By Fletcher Mantandika, MDiv, 2008 WSC Alumnus
An Inventory for the Soul
Every good businessman will, from time to time, close his business for inventory. This is considered standard practice for any business to succeed. Closing a business for inventory on a regular basis, allows the business owner to think carefully about his business and assess it so that he can then decide how to best to run it. While the experience might be challenging (especially when things are bad), it is a good practice in the long run; while it might be painful, it is profitable; while it halts the business for a while, it is healthy for the business in the long term. Every good businessman understands this. The principle extends and applies to everything in our lives. It applies to our cars (we have to get them serviced every so often so that we can keep using them). Our bodies have to be checked by the doctors so that we can maintain our good health. Our dishes have to be cleaned on a daily basis so that we can keep using them. Our clothes have to be washed from time to time so that we can keep wearing them, on and on it goes. It just makes sense. It is so natural to do these things.
A Slow Fade
And yet, when it comes to our spiritual lives, it's not so natural. People can go on and on for days, weeks, months and even years without stopping to take stock of their spiritual lives - to check their spiritual temperature and figure out whether it's hot, cold, or lukewarm. As a result, many plunge their souls into ruin because they did not take the time to stop and do an honest assessment about their spiritual condition. They wake up one day only to discover that they have drifted ashore - so far away from the Harbor - so far away from God, who alone provides shelter for the human soul and protects it from the troubled waters of this world. This discovery usually happens in a crisis - physical or spiritual or both. That is the wrong time to make that discovery. Most people who fall into grave sin will admit that their failure did not happen in the "moment" - but much earlier. "People never crumble in a day. It's a slow fade" (Casting Crowns). There was an area of their lives that they had neglected for a long time and one day, it all blew up. They fell flat on their faces in sin - the slow leak (the neglected area in their lives) deflated their spiritual tires so much so that there was no more air left to keep it in motion. And the inevitable result was a crash - grave sin, adultery, a divorce, or shipwrecking the faith altogether.
It Doesn't Have to Happen to Any of Us
The good news is that, this slow fade doesn't have to happen to any of us. God has given us ways to stoke our spiritual fires so that we are constantly burning hot in our souls—hot in our love for Him and in our love for neighbour—hot in our devotion and service to Him—hot in our faith and obedience to Him. Each week when we gather with His people in church, we are stoking our spiritual fires. When we partake of the Lord's Supper, when we are on our knees in prayer, when we take time to sit at the feet of Jesus and learn from Him as He teaches us from His Word, we are stoking our spiritual fires and fortifying ourselves against the attacks of the enemy.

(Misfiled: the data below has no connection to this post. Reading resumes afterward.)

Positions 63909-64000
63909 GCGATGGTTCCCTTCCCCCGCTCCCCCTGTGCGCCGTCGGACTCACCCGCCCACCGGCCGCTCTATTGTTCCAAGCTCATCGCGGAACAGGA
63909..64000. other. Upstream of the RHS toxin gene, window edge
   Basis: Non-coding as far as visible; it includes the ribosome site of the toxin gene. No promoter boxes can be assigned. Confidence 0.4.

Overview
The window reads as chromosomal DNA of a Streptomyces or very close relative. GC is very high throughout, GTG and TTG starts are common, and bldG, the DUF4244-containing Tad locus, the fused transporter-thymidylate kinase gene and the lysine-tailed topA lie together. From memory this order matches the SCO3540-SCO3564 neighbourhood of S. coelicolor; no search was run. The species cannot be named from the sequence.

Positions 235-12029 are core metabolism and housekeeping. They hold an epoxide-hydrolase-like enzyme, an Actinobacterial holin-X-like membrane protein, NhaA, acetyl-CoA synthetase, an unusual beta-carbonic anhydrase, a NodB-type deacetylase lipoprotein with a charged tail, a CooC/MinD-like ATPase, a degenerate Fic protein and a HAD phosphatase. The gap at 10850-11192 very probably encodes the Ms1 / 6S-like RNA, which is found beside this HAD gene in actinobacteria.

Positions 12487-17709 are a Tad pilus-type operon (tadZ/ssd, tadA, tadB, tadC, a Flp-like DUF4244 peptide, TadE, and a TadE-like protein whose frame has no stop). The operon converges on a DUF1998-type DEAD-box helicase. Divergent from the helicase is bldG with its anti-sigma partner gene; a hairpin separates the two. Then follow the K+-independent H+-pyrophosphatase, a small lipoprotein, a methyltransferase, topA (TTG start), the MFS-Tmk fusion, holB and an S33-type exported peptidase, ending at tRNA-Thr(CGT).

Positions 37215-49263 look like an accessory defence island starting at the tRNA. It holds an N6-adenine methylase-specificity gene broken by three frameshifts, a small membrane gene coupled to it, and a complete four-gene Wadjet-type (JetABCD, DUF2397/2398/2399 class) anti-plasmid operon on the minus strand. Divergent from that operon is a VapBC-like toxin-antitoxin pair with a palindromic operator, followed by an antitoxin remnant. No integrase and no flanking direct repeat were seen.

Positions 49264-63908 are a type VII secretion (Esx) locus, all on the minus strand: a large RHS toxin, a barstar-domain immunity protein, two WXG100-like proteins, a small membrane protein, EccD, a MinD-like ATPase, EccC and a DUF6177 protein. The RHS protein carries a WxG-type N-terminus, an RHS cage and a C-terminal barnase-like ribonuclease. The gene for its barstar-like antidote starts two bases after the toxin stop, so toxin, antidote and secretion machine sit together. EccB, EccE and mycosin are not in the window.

The Word of God - A Sure Way of Gauging the Spiritual Temperature of Your Soul
The end of each year provides us a natural opportunity for a spiritual inventory. One of the most important ways we can do this is by assessing our intake of the Word of God. How much of the Bible have you taken in this past year? And how much of it do you plan to take-in in the year ahead? What plan have you put in place for that? These are just some of the questions that we should ask ourselves and answer honestly on a regular basis but especially at the end of each year and the dawn of the New Year. We have to be intentional about this. A deliberate, disciplined and study intake of the Word of God is what we need to keep the spiritual fires burning hot in our souls. Donald Whitney writes in his book, Spiritual Disciplines for the Christian Life:
No Spiritual discipline is more important than the intake of God's Word. Nothing can substitute for it. There is simply no healthy Christian life apart from a diet of the milk and meat of Scripture. The reasons for this are obvious. In the Bible God tells us about Himself, and especially about Jesus Christ, the incarnation of God. The Bible unfolds the Law of God to us and shows us how we've broken it. There we learn how Christ died as a sinless, willing Substitute for breakers of God's Law and how we must repent and believe in Him to be right with God. In the Bible we learn the ways and will of the Lord. We find in Scripture how to live in a way that is pleasing to God as well as best and most fulfilling for ourselves. None of this eternally essential information can be found anywhere else except the Bible. Therefore if we would know God and be Godly, we must know the Word of God - intimately (p. 28).
I hope that you will make it your aim in the year ahead to study the Word of God and let it check your spiritual temperature. As you read the Bible, you will find that the Bible is reading you. Make it your aim this coming year to stock the fires of your soul by letting the Word of God dwell in you richly. That can only happen with a commitment to study, meditate and practice the Word of God day by day. Spiritual growth doesn't happen by accident. It must be deliberate. God has given us the tools we need to ensure our spiritual growth - and the Word is the most important of them all. I pray that you will make the Word of God your daily companion in the year ahead.
"...Man does not live by bread alone, but man lives by every word that comes from the mouth of the LORD" (Deuteronomy 8:3b)
Fletcher Mantandika is a 2008 MDiv graduate from WSC and is Founder and President of Joy the World Ministries, and he is also Pastor of New Westminster Chapel.